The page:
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Huw Pill warned the central bank will carry out more aggressive rate hikes if surging inflation shows signs of becoming a permanent feature of the economy.
Pill, who is one of the officials of the nine member Monetary Policy Committee (MPC), said rate-setters stood ready to ramp up the pace of tightening if data indicated that wage growth was spiralling and firms were raising their costs to protect margins.
Speaking to Bloomberg on Friday, he said: "If we do see greater evidence that the current high level of inflation is becoming embedded in pricing behaviour by firms, in wage setting behaviour by firms and workers, then that will be the trigger for this more aggressive action."
He added: "The statement that we put out collectively is one that I think had a certain level of flexibility because it had to encompass those different views.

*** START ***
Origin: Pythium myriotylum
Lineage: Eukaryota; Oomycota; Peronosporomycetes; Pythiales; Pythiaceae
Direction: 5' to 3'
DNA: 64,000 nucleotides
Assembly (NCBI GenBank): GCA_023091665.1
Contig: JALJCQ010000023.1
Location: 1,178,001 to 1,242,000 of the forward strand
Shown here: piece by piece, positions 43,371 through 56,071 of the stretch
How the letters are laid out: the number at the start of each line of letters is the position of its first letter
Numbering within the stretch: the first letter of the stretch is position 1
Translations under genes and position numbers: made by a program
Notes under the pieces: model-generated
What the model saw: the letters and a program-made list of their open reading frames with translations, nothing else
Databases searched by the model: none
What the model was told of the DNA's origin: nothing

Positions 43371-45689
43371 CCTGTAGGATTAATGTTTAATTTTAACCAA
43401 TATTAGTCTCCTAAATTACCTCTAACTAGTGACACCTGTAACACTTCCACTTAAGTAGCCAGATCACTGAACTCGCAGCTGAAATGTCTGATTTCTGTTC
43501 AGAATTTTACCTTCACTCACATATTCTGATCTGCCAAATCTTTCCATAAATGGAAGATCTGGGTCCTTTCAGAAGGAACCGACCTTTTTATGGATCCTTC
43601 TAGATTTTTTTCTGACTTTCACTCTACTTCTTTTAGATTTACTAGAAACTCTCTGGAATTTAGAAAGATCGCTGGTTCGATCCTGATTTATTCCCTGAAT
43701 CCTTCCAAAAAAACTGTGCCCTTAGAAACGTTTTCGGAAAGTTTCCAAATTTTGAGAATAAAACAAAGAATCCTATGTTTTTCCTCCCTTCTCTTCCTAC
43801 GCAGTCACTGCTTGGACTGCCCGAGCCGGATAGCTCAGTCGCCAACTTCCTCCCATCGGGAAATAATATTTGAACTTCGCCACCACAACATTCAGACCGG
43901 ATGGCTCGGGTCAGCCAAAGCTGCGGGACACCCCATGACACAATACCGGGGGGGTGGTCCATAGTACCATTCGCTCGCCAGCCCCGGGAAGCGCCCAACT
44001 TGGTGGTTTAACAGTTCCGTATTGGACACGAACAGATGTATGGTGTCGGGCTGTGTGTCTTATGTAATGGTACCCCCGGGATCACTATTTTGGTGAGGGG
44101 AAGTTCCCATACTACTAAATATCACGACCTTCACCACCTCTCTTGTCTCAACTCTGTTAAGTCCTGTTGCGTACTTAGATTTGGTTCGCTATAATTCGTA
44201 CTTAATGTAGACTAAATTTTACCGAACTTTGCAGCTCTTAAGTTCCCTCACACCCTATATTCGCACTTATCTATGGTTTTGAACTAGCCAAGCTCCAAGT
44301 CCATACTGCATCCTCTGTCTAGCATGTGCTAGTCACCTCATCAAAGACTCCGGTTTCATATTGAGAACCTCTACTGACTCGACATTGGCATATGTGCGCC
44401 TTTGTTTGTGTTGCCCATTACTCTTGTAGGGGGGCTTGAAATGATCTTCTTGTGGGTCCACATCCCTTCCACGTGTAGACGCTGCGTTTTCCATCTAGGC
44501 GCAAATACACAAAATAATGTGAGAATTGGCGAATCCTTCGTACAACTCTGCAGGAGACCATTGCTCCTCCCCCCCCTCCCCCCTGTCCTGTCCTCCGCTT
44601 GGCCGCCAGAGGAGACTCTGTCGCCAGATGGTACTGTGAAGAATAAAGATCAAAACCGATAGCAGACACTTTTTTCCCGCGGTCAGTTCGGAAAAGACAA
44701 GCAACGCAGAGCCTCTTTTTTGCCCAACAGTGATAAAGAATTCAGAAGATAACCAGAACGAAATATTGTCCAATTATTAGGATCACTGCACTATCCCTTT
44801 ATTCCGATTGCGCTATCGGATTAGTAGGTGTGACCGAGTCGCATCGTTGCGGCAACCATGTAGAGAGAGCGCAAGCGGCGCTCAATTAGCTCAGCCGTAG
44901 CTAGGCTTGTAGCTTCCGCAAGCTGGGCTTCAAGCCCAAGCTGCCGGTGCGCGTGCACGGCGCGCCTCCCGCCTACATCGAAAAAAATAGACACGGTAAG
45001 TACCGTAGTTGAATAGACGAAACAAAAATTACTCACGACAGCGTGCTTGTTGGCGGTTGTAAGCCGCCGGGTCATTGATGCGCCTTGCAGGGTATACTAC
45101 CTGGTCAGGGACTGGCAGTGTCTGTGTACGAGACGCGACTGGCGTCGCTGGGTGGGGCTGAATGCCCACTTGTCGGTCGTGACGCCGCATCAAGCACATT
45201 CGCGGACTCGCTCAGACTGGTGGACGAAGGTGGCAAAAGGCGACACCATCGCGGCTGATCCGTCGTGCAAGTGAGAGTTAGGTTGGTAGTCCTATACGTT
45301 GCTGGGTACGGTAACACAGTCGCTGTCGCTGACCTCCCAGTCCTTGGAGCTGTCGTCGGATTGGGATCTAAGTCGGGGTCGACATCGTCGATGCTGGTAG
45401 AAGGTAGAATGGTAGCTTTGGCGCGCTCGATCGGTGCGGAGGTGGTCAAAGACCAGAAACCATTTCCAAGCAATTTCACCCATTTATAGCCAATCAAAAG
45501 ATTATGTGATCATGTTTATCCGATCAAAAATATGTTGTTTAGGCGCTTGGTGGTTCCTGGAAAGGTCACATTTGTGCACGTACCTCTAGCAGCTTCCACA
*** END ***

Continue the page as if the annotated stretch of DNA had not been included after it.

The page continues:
"The key things to focus on understanding are many domestic indicators on how firms are setting prices as they try and re-establish margins after some of the increases in costs they face."
It is on course to peak over 11% in October, according to the Bank’s revised forecasts published on Thursday.
It comes after the Bank raised interest rates by 25 basis points to 1.25%, defying pressure to act more quickly after the Federal Reserve announced a historic 0.75% rate hike.
However, there was a hawkish tilt in language on Thursday, with the MPC vowing to act more "forcefully" if necessary. The push higher will come if inflation, which is mainly being driven by energy prices, gets worse.
"The MPC will take the actions necessary to return inflation to the 2% target sustainably in the medium term, in line with its remit," the Bank said. "The scale, pace and timing of any further increases in Bank Rate will reflect the Committee’s assessment of the economic outlook and inflationary pressures."
"The Committee will be particularly alert to indications of more persistent inflationary pressures, and will if necessary act forcefully in response."
Watch: How does inflation affect interest rates?